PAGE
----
Anon, you know those people who could never live in the community? Well they are living in the community. The idea that these services can't be available in places other than institutions demonstrates both a lack of will and a lack of imagination.

Beth said...

The institutions in my state are closing. The decision was legal but made in a way that's more than a little sketchy. There's been outraged talk about it for months. It's hard to tell how much of the outrage is due to how the decision was made and how much is to do with not wanting "those people" out in the community. One of the institutions is in my city. I'm supposing most of the responses here are for the second reason: the city has a very poor record when it comes to PWD. (City fought an ADA case,20 years post ADA, all the way through court decision and then blamed the disabled community for making them spend money not only for the required accommodation but also for the court case!)

I met a couple of the residents. One, the more mentally-disabled one, was treated very badly. In public. At a party. People would shake their heads to see a 4 year old treated that way. Not allowing him to do things he could manage himself; badgering him to say "Thank you" for practically everything, things no one else was exchanging pleasantries about, including the staff-person (he did say thanks unprompted when he thought it was appropriate); not allowing him to go to the bathroom because they were talking; forcing him to "relax" by staying still when it was quite evident he was much more comfortable moving; and only bringing a gift to exchange for the other guy. And when my arm did its chorea-like thing, the carer shot Dad and me a really nasty look, as if it were something obscene that must be controlled at whatever cost. If that's what staff is like in public and at a party, I can't imagine it goes well behind closed doors.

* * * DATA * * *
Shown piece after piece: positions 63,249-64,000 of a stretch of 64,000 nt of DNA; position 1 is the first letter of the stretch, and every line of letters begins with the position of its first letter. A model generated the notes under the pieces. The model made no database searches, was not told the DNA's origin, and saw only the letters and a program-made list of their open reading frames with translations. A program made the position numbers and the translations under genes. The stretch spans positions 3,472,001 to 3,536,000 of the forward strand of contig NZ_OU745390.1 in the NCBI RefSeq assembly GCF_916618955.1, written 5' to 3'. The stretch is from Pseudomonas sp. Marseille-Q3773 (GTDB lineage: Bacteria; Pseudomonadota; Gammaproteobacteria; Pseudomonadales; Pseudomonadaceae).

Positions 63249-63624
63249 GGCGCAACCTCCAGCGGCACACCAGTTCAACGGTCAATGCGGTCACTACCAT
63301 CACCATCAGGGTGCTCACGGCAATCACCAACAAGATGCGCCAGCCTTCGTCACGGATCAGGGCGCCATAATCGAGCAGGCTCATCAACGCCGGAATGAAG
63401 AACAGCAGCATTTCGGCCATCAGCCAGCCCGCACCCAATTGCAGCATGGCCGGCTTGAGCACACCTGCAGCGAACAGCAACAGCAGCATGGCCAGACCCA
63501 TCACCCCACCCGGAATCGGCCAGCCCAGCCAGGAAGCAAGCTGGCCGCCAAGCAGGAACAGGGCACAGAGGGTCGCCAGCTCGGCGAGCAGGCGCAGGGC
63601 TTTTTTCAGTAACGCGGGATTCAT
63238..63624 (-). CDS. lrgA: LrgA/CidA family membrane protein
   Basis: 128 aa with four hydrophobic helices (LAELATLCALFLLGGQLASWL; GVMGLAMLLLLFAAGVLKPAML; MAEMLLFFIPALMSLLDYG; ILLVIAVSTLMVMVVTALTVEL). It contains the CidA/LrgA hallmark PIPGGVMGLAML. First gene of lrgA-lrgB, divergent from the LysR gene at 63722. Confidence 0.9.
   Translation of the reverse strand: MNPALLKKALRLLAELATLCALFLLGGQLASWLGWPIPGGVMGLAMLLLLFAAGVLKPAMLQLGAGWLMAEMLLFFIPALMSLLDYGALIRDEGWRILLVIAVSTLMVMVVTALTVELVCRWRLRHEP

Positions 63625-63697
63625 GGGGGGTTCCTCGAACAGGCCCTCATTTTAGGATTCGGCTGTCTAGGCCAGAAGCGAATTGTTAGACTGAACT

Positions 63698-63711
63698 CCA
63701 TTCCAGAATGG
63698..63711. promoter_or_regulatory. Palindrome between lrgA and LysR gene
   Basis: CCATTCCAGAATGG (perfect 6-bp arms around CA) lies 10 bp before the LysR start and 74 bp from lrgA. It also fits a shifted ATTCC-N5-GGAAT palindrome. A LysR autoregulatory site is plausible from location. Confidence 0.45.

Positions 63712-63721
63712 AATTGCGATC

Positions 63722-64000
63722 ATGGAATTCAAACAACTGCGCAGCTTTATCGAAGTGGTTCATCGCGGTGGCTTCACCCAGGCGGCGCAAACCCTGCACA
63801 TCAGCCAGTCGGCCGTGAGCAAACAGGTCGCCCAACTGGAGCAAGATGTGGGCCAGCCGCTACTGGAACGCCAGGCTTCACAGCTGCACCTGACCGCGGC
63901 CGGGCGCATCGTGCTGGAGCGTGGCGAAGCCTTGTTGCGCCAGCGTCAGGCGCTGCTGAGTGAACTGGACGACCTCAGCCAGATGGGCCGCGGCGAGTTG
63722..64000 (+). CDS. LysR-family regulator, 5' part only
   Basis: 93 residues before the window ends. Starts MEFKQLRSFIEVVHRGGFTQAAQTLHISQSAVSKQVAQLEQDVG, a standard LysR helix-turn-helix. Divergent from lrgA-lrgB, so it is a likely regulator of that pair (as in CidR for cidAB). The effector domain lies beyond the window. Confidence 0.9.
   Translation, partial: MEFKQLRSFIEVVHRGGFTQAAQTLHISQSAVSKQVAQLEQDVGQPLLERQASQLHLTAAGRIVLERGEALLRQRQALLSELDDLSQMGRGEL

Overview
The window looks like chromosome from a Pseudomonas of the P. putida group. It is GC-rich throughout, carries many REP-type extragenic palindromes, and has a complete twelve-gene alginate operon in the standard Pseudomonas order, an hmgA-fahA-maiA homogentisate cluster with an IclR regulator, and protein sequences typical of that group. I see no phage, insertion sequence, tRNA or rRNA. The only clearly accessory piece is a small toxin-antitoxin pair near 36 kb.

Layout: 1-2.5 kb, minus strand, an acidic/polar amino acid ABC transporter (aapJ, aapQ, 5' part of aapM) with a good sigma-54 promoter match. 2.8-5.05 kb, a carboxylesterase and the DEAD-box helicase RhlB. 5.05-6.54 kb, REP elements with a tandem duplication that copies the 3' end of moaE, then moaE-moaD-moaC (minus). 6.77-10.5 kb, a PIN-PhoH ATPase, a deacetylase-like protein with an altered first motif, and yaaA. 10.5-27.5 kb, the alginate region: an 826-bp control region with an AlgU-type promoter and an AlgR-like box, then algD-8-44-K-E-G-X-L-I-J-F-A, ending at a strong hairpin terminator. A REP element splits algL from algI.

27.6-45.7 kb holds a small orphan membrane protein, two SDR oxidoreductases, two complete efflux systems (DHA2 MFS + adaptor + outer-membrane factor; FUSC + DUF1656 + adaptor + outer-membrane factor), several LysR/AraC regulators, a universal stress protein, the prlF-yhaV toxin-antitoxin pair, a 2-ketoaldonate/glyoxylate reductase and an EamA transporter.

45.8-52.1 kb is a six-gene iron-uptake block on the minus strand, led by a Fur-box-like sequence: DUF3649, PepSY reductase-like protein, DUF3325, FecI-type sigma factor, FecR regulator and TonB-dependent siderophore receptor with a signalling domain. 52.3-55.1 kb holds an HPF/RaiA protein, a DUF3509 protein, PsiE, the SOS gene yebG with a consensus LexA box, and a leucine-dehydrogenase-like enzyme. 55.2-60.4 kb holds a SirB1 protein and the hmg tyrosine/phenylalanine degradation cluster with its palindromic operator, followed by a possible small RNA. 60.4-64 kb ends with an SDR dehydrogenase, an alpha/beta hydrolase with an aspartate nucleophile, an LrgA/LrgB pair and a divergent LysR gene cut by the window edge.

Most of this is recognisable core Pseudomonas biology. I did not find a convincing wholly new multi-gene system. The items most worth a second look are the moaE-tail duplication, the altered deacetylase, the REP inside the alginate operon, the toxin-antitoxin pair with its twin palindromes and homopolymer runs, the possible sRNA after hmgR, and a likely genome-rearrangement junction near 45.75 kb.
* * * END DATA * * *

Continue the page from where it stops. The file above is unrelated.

The officials that decided to close the institutions in favor of care in the community are holding firm, citing research that says such models provide better results while costing less. And the communities and loved ones freak out, wanting to keep them where they are. Right now, they're talking about small group homes, nothing about the possibility of any of the residents having their own place or any largely independent lives, but what they're saying now is still better than what we have. I can only hope carers for smaller groups get different ideas than the ones working the institutions.

I've no idea of the history here, any graves... I only have some limited but memorable interaction. I'm glad that soon, no mourning about it will be for things on-going. I'm hopeful but guarded: I'm glad the places are closing; I hope we don't royally screw up the next step.

joann:) said...

Powerful words David and so true : "Murderers commit less time than people who committed the crime of difference"
safe travels today in this cold.

wendy said...

All of that care, all of the special therapies and medications and stimulation, can be made available in the community when the will and the funding are there. My entire working life has been spent working in group homes and supported independent living programs and day programs to help support those who live in the community. I have worked with those who are extremely independent and with those who needed a very high level of specialized care, those with phychiatric diagnoses accompanying their developmental disabilities, those who received nutrition or breathed or moved differently from most, those who needed procedures I had to learn from a nurse to provide. My agency successfully serves many of those that institutions argued could not survive outside their walls. And there is laughter in their lives. And they feel the sun and the wind on their skin.

wendy said...

And I will think of one thousand four hundred and forty today. And those who who lived to see freedom but who periodically show someone they trust the scars on their souls from those years that came before.

Anonymous said...

By Em (I dont know how to make it not say anonymous for me)
"I think we must not tar all institutions with the same brush."
Why,why why is there always somebody who jumps to accuse those who speak out about genuine,important wrongs of 'tarring with the same brush'? There might be some great institutions somewhere and there might be some respectful,humane,caring staff and helpers,but why does that mean we have to shut up about the bad? Especially today,especially following a post thats trying to increase awareness of the reality for many 'different' people who are locked up and/or abandoned.It makes me mad that a post about human beings in unmarked graves following imprisonment by a society that didnt want to know can be followed by an 'ah,but,we must not suggest that this is anything more than an unimportant blip because 'I' know of ONE institution where MY belief is that it was a lovely place (because I wasnt one of those trapped there) so therefore shut up about this uncomfortable subject'. How is that honouring the lives lived and lost in the shadows??